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  • Negligent Facility Design












  • Negligent Facility Design

    RECOMMENDED FOR FULL-TEXT PUBLICATION
    Pursuant to Sixth Circuit Rule 206

    UNITED STATES COURT OF APPEALS

    FOR THE SIXTH CIRCUIT


    Matthew Shukoski and Darlene Ritchie,

    Plaintiffs-Appellants,

    v.

    Indianhead Mountain Resort, Inc.,

    Defendant-Appellee.

    No. 97-2241

    Appeal from the United States District Court

    for the Western District of Michigan at Marquette.

    No. 96-00318--Robert Holmes Bell, District Judge.

    Argued: January 26, 1999

    Decided and Filed: February 4, 1999

    Before: MERRITT and MOORE, Circuit Judges; DUGGAN, District Judge.(*)


    COUNSEL

    ARGUED: Gordon K. Aaron, GORDON K. AARON & ASSOCIATES, Milwaukee, Wisconsin, for Appellants. Peter L. Dunlap, FRASER, TREBILCOCK, DAVIS & FOSTER, Lansing, Michigan, for Appellee. ON BRIEF: Gordon K. Aaron, GORDON K. AARON & ASSOCIATES, Milwaukee, Wisconsin, for Appellants. Peter L. Dunlap, Mark A. Bush, FRASER, TREBILCOCK, DAVIS & FOSTER, Lansing, Michigan, for Appellee. Ronald S. Lederman, SULLIVAN, WARD, BONE, TYLER & ASHER, Southfield, Michigan, for Amicus Curiae.


    OPINION


    MERRITT, Circuit Judge. Plaintiffs-Appellants Matthew Shukoski and Darlene Ritchie appeal the decision below granting summary judgment in favor of the Defendant-Appellee Indianhead Mountain Resort, Inc., a ski resort in Wakefield, Michigan. On December 30, 1996, Shukoski and Ritchie, his mother and natural guardian during his minority at the time of the events in question, both residents of Wisconsin, filed a diversity action (1) claiming that Shukoski sustained crippling injuries as a result of the resort's negligent design, construction and maintenance of its snowboarding facilities, and (2) alleging that the conditions existing at the location where he sustained his injuries reflected unusual and unnecessary terrain modifications which caused and enhanced those injuries. The instant matter presents the question whether persons engaged in snowboard skiing, as distinguished from alpine and cross-country skiing, are governed by Michigan's Ski Area Safety Act of 1962, Mich. Comp. Laws ? 408.321 et seq. (1985) ("the Act"), which limits ski operators' liability for personal injury accidents arising out of the inherent risks of skiing.

    BACKGROUND

    On March 20, 1994, Plaintiff Matthew Shukoski, then a minor of seventeen years and a guest of his neighbors, the Brook family, was involved in a serious accident while skiing on a snowboard at the ski complex operated by Defendant Indianhead Mountain Resort, Inc. Prior to his accident, Shukoski had been snowboarding for three years and on numerous occasions, including one previous weekend visit to Indianhead. Moreover, Shukoski and his friends, including Chris Brook, often went to local sledding hills in their hometown of New London, Wisconsin, where they created two- to three-foot ramps off of which to execute jumps on their snowboards. Shuksoski testified that he and his friends fell on occasion while performing these jumps at the local hills and that he knew he could get hurt. Shukoski's accident occurred on the second day of his visit to Indianhead. At the Indianhead Mountain Resort, snowboard skiers used the same lift ticket, the same slopes, and the same ski lifts as all other skiers. On March 19 and the morning of March 20, 1994, Shukoski and Chris Brook skied on their snowboards on several of Indianhead's trails, all but one of which are open to all skiers, including snowboard skiers.

    In addition to its conventional slopes, Indianhead also has a snowboard terrain garden that is reserved exclusively for use by snowboard skiers. This restricted area consists of a downhill slope that has been modified to create ramps, banks, jumps and other features designed to accommodate snowboarders. At the time of Shukoski's injury, the terrain garden was clearly marked at the top of the run with a black diamond, the conventional skiing symbol for expert slopes. Shukoski testified that he recognized the significance of that symbol and that even though he fully understood that he could get hurt, he "felt confident enough to go down [the slope]."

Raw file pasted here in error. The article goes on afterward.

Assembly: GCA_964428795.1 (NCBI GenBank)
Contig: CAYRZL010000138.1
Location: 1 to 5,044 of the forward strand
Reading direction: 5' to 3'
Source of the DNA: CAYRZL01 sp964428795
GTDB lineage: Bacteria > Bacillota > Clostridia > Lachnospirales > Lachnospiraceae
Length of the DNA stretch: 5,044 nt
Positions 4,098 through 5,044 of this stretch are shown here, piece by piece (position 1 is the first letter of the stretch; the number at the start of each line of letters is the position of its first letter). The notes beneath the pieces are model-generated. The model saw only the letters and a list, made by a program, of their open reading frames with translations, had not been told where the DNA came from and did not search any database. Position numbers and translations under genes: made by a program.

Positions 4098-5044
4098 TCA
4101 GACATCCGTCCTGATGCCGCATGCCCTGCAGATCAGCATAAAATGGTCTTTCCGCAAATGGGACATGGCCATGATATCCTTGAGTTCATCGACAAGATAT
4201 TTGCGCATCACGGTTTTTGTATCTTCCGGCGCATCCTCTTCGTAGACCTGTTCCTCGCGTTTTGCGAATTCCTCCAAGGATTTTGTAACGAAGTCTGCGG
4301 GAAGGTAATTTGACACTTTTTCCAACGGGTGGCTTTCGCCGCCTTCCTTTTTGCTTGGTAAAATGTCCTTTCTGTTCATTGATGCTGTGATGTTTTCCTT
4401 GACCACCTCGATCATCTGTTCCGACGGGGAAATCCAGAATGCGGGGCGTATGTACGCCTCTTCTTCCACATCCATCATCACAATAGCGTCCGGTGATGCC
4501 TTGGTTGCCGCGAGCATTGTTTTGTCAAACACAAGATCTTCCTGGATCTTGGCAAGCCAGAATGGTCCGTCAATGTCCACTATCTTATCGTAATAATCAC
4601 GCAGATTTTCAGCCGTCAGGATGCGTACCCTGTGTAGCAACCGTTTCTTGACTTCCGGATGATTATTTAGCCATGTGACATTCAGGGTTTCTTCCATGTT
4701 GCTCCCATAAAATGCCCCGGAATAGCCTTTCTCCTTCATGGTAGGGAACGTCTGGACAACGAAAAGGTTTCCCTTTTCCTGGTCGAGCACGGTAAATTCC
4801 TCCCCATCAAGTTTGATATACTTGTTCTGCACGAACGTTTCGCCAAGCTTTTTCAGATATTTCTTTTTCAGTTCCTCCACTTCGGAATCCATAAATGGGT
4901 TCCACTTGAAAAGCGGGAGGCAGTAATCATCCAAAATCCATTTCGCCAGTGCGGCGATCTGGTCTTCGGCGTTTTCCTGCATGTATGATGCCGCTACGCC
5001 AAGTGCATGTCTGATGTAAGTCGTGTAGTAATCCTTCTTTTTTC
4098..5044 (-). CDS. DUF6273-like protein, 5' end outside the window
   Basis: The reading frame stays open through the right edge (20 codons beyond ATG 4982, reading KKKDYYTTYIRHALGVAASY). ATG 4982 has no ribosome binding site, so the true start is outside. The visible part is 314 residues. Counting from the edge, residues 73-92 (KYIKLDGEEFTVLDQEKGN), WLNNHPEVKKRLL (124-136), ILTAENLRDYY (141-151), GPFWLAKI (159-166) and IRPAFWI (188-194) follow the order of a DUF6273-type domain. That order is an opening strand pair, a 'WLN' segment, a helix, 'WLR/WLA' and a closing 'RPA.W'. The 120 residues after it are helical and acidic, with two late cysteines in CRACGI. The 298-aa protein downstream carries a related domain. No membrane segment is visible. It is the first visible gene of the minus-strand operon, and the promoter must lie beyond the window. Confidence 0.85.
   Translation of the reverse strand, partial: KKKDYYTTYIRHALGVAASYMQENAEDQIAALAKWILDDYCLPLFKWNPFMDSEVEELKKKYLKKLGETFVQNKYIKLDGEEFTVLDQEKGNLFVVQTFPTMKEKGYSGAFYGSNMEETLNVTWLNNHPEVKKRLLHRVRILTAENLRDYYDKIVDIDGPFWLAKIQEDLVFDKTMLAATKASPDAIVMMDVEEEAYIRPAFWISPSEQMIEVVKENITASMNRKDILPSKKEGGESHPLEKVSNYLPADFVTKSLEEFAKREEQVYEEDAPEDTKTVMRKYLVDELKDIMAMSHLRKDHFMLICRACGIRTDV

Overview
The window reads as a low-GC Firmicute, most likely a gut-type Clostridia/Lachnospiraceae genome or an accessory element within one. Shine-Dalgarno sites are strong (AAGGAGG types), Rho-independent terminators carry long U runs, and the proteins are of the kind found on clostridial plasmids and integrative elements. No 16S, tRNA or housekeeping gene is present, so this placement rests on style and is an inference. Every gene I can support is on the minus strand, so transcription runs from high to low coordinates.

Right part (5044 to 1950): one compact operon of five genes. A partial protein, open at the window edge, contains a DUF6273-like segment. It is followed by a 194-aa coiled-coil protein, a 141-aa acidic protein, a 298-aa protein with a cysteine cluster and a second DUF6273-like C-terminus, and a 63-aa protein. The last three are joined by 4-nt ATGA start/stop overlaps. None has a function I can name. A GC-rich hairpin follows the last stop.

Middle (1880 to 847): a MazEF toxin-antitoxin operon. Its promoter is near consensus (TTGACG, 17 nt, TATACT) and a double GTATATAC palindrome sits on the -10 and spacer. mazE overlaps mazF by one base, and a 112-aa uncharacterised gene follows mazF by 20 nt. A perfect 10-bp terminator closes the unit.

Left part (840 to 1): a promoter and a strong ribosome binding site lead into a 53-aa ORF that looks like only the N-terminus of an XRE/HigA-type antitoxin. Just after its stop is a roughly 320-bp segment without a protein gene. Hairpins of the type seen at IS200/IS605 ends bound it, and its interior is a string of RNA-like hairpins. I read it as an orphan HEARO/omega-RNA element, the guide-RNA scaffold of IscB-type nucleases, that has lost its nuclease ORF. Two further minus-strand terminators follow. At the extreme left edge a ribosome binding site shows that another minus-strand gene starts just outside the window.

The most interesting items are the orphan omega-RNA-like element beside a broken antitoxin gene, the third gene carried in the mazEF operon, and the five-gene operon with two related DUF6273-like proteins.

After lunch on March 20, 1994, Shukoski and Chris Brook went to the terrain garden to practice jumps on their snowboards. The terrain garden at the time of Shukoski's accident contained three clearly visible crescent-shaped mounds made of snow. When viewing the trail from the top of the hill, the first mound was to the left side of the trail; the second mound was on the right side of the trail; and the third mound was on the left side. Snowboarders used these mounds either to make turns along the vertical face of the crescents, or, as in the case of Shukoski, to jump over the mounds.

    Shukoski testified that he and Brook navigated the garden slope five or six times without incident just prior to the accident. Then, while descending the terrain garden one final time, Shukoski intentionally attempted to execute a jump off one of the mounds as Chris Brook, who had successfully jumped the same mound himself just moments before, watched. While executing the jump, Shukoski's snowboard came out from under him and he landed first on his lower back and then on his upper back. The snowboard, still attached to his feet, struck the ground last and stopped his forward progress down the slope. Shukoski immediately called out to his friend for help and complained of severe shoulder and neck pain, as well as a loss of feeling in his legs. The Indianhead ski patrol responded to the accident in a timely fashion and Shukoski was rushed to the hospital. As a result of his fall, Shukoski sustained a fracture of his cervical spine and was left a quadraplegic.

    Plaintiffs claimed that the outrun of the jump in question - that is, the downward slope of the back side of the jump - was too flat to cushion Shukoski's fall, thereby exacerbating his injuries. In the proceedings below, the parties agreed that the issue of whether Shukoski's claim is precluded by Michigan's Ski Area Safety Act should be decided upon cross-motions for summary judgment. On October 15, 1997, the district court granted Indianhead's motion, denied Shukoski's motion, and found that the Ski Area Safety Act barred Shukoski's personal injury action against the resort. This timely appeal ensued.